Construire Voler S'écraser Répéter
#13
The V1 knob is nearly flush with the panel and too slippery to grab and twist. There are little nubs on the knob, but they are insufficient imho. If the v2 knob extends enough past the face of the panel enough to really grab onto it and spin, then thankfully they made that improvement.

I love my mini v1, just wish it had a larger bed.
 
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rockyboy

Skill Collector
Mentor
#14
When you're ready to try hairspray, they are not all equal for 3d printing. It's not just about having something tacky on the build plate, but about having a specific chemical compound that will bond gently with both the glass and the PLA.

From reading up on this over the years, it seems the key ingredient is the polyvinylpyrrolidone (PVP). So you're looking for either a hairspray or hot glue stick that uses this compound as the primary adhesive agent. PVP is not a very common ingredient in hairspray brands which is why you'll hear a bunch of people say hairspray doesn't work. PVP is more common in glue sticks which is why people who just grab whatever is already in the junk drawer commonly have success with these. PVP is almost always found in hot glue sticks, but that's not going to work for 3d printer build plates :)

The product I've found easiest to use is Aquanet unscented super hold - https://www.amazon.com/Aqua-Net-Extra-Professional-Unscented/dp/B002K33AFM

I just like doing a quick spray more than rubbing the glue stick around and worrying about little bumps I leave, or discovering I didn't put the cap on tight and now my glue stick is dried up. Or that I pushed too hard with the glue stick and knocked my bed out of level. Your mileage may vary, but I'm still using my first big can of Aquanet I purchased 3 years ago.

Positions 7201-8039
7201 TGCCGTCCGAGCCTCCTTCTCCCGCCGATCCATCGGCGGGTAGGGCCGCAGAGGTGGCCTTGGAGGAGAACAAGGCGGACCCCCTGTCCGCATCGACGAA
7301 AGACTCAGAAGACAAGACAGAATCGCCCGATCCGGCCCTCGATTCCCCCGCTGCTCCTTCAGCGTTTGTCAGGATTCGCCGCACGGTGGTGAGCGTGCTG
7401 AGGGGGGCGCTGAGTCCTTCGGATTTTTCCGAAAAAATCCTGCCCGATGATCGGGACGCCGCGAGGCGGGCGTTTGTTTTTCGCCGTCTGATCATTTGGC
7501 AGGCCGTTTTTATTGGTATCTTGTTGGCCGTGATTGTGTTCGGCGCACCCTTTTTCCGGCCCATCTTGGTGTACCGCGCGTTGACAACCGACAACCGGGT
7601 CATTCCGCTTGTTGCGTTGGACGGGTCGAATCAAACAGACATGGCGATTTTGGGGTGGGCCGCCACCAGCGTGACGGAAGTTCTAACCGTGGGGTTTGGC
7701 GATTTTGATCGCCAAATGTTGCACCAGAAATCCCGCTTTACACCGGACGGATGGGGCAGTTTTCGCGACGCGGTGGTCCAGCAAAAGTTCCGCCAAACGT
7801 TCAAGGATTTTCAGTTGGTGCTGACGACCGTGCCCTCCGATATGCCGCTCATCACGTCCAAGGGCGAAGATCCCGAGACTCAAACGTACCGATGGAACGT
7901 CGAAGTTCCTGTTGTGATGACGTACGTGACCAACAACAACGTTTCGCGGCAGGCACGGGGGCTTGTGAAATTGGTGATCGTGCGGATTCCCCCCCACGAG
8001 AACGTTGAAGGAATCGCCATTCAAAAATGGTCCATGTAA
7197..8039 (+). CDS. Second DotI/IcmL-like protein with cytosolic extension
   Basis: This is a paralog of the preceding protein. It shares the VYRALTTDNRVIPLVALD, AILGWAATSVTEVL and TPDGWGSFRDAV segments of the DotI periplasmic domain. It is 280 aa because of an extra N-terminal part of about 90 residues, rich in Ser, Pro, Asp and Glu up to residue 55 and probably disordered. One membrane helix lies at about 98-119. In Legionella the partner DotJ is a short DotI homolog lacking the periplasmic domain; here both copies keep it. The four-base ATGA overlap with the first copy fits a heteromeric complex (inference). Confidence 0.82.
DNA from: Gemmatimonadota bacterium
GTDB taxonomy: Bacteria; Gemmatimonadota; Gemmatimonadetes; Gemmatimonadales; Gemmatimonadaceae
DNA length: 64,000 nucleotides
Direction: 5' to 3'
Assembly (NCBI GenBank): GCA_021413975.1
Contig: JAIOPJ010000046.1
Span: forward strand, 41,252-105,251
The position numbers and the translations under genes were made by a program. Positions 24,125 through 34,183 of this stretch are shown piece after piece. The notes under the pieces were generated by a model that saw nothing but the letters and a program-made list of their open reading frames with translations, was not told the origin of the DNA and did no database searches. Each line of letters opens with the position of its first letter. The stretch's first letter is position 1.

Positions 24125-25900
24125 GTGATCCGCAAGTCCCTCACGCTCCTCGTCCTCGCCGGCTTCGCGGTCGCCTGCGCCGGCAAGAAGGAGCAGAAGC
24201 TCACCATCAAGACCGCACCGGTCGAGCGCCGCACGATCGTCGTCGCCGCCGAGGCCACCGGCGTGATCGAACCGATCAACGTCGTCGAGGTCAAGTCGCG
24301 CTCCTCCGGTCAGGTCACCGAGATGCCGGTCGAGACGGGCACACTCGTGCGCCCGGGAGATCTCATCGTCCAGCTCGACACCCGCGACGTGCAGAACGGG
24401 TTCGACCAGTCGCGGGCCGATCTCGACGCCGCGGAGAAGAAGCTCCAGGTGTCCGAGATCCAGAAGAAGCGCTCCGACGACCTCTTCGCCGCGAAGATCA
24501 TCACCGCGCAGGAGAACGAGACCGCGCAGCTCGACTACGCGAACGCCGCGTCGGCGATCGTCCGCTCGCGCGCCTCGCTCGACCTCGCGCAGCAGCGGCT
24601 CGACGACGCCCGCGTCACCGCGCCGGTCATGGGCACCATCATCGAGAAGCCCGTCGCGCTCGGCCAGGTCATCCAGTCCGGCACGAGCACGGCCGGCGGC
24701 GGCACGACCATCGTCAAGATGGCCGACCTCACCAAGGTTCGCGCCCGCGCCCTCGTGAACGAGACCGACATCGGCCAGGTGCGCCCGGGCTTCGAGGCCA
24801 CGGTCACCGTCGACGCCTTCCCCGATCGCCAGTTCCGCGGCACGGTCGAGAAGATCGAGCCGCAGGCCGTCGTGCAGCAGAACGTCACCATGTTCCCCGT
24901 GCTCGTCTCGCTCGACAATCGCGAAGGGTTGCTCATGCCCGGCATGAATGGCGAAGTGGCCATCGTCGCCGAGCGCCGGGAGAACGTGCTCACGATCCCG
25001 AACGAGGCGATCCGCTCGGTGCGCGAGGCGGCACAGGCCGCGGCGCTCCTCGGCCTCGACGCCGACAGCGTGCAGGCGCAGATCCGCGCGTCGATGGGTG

JimCR120

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#15
Just as 2D printers have test prints to show precision in color and plotting I thought the same could be done with a 3D printer. I found plenty examples of what seems to my inexperienced mind a good test to see what my machine can do and also serve as a diagnostic tool.

Here are the results.
image.jpeg image.jpeg
image.jpeg image.jpeg
image.jpeg image.jpeg

Some things I noticed with my untrained eye under training...

I started this print a couple times. One because the print was coming out standing up on end. Was it right to place it flat for a more solid base?

The print came out much more porous than expected. I suppose textures might be difficult to show in a simple drawing. I don't know. I also think the porosity might increase the difficulty of the print as I'm supposing good prints depend on adhesion to supporting structure and the ability to stop printing cleanly. How do I change print density?

There are a few caramel-brown spots on the print. Might this be filament that stuck to the nozzle for an extended time, got toasted, and later came loose?

The lattice base allowed the print to adhere in place while still not getting stuck. It came right off and the tape remains in tact on the glass.

I want to do another test print, maybe a simple circle or square with cross hairs in the middle a couple mm in thickness just to check for print bed level.

I have no other filaments and am considering some black Hatchbox PLA which is currently about $23/kg from Amazon. Does black smell like licorice? Just kidding. I'm going to look and see if small amounts of other filaments (a sample pack) can be purchased so I can know before plunking down the dough for larger amounts.

Thoughts/guidance on any of this is welcome.
 

LitterBug

Troll Spammer
#16
JimCR',
One other thing you can do to help tone down any vibrational noise is put some soft material between the printer and the table/desk. You can see in the picture I posted above that mine is sitting on a 2'x2' interlocking kiddie floor tile.

Cheers!
'Bug

EDIT: Those test prints can be used to fine tune extruder heat and rates. When you get holy prints like that, it is an indication that you are underextruding. That can be from running the hotend too cold, or not using a high enough extrusion multiplier. Sometimes trying to print too fast can produce those results too if the filament flow can not keep up with the motion.

Cheers!
LB
 
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JimCR120

Got Lobstah?
Site Moderator
#17
Aquanet! That stinky stuff my mother used so liberally decades ago was good for potato guns too. I'll see what my better half uses for her hair. I don't think it's that brand butI'll check if it has the PVP. Does it matter if I get a pump or aerosol? Do you apply it before every print or just once in a while?
 

jhitesma

Some guy in the desert
Mentor
#18